In 2003, the Harvard Educational Review published a controversial article by Roy Freedle that claimed bias against African American students in the SAT college admissions test. Freedle's work stimulated national media attention and faced an onslaught of criticism from experts at the Educational Testing Service (ETS), the agency responsible for the development of the SAT. In this article, Maria Veronica Santelices and Mark Wilson take the debate one step further with new research exploring differential item functioning in the SAT. By replicating Freedle's methodology with a more recent SAT dataset and by addressing some of the technical criticisms from ETS, Santelices and Wilson confirm that SAT items do function differently for the African American and White subgroups in the verbal test and argue that the testing industry has an obligation to study this phenomenon.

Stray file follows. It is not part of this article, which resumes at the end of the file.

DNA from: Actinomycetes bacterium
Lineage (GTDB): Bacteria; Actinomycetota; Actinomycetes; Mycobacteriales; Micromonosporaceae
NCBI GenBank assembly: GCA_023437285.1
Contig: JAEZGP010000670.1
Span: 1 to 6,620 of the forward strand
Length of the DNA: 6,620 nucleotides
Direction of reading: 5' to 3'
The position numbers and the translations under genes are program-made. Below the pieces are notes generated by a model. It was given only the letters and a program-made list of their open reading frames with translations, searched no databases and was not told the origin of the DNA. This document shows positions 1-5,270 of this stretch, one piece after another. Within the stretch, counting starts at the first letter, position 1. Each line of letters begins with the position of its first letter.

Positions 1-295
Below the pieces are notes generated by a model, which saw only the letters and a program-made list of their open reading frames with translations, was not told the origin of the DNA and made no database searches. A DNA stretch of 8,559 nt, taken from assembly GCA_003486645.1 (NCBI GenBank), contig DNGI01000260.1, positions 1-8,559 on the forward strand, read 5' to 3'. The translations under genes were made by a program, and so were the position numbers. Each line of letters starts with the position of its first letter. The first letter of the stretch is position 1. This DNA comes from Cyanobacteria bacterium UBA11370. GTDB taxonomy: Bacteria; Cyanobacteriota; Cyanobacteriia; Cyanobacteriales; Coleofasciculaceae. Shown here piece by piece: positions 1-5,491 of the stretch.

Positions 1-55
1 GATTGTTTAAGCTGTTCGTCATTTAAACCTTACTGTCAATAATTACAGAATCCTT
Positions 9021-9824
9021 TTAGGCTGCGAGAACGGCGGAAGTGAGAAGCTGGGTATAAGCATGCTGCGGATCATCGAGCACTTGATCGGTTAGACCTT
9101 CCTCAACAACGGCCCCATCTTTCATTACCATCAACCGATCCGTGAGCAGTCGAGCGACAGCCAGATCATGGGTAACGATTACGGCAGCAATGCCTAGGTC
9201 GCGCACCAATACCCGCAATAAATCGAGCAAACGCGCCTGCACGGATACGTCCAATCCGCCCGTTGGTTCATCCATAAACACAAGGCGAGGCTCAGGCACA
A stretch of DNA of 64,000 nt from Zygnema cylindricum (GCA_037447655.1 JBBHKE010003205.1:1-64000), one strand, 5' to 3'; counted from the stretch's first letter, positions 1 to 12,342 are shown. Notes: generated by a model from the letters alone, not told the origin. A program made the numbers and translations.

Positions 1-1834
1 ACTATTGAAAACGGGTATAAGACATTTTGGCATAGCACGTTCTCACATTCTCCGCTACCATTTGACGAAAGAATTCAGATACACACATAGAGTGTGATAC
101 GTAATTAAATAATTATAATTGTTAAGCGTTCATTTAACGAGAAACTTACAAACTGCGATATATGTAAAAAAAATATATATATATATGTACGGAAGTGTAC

Unfair Treatment? The Case of Freedle, the SAT, and the Standardization Approach to Differential Item Functioning
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Maria Veronica Santelices, Mark Wilson; Unfair Treatment? The Case of Freedle, the SAT, and the Standardization Approach to Differential Item Functioning. Harvard Educational Review 1 April 2010; 80 (1): 106–134. doi: https://doi.org/10.17763/haer.80.1.j94675w001329270
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